Did Medicare billing and coding requirements or Medicare reimbursement change?
The CMS waiver does not change any Medicare requirements except for the waiver of the federal regulation that requires hospital nursing services to be provided on hospital premises 24 hours a day with immediate availability of a registered nurse. In fact, Medicare billing and coding requirements remain the same as for other inpatients treated on the hospital premises. Medicare inpatient payments are the same for all settings, including reimbursement for hospital services provided in the home.
What are some of the requirements for hospital care in the home?
First, a physician must evaluate a patient in-person before hospital at home care begins and there must be at least two hospital at home inpatient visits daily. A minimum of two sets of in-person vital signs are also required, and remote monitoring must be consistent with existing hospital policies and standards of care. Ancillary services can be performed virtually or in-person based on the patient’s needs and conditions.
How do patients become part of the CMS Acute Hospital Care at Home program?
Patients must enter the Acute Hospital Care at Home program from either a hospital emergency department or an inpatient hospital setting. Participating hospitals must establish and conduct screening protocols to determine if a patient qualifies for the program. CMS has stated the Acute Hospital Care at Home program can benefit patients with over 60 acute conditions including congestive heart failure, pneumonia, chronic obstructive artery disease, and asthma. The screening programs also include non-medical factors such as home utilities and physical barriers in the home.
If the patient agrees to participate in the program (participation cannot be required), the hospital will provide acute care services in their home. The term “home” can include an assisted living facility. A nursing home patient can also receive services as long as the hospital works with the nursing home so that there are no duplicate state or federal payments while the hospital is being patient for inpatient level of care.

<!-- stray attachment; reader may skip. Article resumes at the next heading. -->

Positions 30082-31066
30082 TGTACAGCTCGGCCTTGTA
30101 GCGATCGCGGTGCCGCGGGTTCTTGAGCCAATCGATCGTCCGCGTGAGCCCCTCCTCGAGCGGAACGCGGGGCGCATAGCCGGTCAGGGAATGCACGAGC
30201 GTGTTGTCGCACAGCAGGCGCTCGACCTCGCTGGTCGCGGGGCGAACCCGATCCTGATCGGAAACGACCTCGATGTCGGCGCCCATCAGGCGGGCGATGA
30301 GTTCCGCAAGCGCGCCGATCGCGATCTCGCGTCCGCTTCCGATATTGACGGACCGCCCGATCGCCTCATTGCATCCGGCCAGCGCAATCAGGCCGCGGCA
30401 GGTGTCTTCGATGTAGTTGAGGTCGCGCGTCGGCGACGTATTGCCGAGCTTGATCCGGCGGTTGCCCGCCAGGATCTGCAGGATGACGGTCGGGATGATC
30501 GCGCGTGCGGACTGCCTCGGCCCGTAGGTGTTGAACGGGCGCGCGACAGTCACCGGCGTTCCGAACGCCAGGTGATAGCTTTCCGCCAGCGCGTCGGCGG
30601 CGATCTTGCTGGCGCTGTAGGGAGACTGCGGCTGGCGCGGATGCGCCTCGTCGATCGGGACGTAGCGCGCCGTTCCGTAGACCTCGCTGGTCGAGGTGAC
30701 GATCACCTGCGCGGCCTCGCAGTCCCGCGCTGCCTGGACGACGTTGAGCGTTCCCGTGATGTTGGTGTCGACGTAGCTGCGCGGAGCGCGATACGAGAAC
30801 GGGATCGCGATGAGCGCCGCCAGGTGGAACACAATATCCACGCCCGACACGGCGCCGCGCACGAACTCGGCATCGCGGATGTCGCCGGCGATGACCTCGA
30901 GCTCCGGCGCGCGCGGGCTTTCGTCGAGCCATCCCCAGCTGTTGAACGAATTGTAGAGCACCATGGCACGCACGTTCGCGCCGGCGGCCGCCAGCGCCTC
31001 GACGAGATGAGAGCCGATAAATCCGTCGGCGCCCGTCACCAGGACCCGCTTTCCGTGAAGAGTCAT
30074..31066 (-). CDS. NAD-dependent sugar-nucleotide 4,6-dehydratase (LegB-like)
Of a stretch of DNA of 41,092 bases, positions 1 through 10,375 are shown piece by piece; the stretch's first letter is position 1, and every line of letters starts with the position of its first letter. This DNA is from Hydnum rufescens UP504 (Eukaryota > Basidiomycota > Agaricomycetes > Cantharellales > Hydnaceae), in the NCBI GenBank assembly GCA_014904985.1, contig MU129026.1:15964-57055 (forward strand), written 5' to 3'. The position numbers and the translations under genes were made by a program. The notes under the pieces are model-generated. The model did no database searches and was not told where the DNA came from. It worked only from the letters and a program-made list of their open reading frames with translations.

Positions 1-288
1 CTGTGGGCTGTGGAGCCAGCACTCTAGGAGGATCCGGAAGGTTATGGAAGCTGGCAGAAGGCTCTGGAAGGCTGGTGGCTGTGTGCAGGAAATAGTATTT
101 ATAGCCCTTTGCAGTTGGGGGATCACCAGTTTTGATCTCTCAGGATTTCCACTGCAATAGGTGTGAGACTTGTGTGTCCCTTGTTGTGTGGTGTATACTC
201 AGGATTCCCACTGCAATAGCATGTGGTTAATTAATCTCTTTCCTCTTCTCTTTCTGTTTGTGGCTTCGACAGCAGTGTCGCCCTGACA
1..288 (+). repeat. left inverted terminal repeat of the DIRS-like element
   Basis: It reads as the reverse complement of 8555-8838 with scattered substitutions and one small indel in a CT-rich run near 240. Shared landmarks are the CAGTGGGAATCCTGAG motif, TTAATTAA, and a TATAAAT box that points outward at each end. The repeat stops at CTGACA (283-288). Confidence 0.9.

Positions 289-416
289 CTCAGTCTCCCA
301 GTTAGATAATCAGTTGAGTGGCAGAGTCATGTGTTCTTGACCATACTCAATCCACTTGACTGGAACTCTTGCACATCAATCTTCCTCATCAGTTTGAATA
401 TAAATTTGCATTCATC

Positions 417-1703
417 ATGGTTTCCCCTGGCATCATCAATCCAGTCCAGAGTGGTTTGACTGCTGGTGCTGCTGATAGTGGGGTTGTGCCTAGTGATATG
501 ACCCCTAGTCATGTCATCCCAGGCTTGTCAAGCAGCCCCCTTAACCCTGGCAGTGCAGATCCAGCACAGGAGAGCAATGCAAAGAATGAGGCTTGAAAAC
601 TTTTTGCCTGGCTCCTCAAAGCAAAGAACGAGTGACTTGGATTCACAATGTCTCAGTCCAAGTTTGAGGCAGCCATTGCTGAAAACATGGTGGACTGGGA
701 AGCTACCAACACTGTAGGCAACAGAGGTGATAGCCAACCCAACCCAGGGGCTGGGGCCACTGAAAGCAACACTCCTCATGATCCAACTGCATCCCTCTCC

Are any South Carolina or North Carolina hospitals participating in the “Acute Hospital Care at Home” program?
Yes, in South Carolina five Prisma Health hospitals and four Roper St. Francis Healthcare hospitals are participating. In North Carolina, the participating hospitals include five Atrium Health, two Duke Health, two WakeMed, two UNC Health, and three Novant Health facilities, as well as Scotland Memorial Hospital.
Is the CMS Acute Hospital Care at Home program permanent?
Currently, the CMS Acute Hospital Care at Home waiver is set to end when the COVID-19 Public Health Emergency ends. However, many are now speculating that while brick and mortar hospitals are here to stay (with a focus on critically ill patients), other acute ailments will be managed almost exclusively at home in the future. One thing is for certain, with over 100 hospitals and 40 health systems approved for the CMS Acute Hospital Care at Home waiver, the healthcare industry is examining whether this expanded level of care in the home setting is an essential new component of hospital care.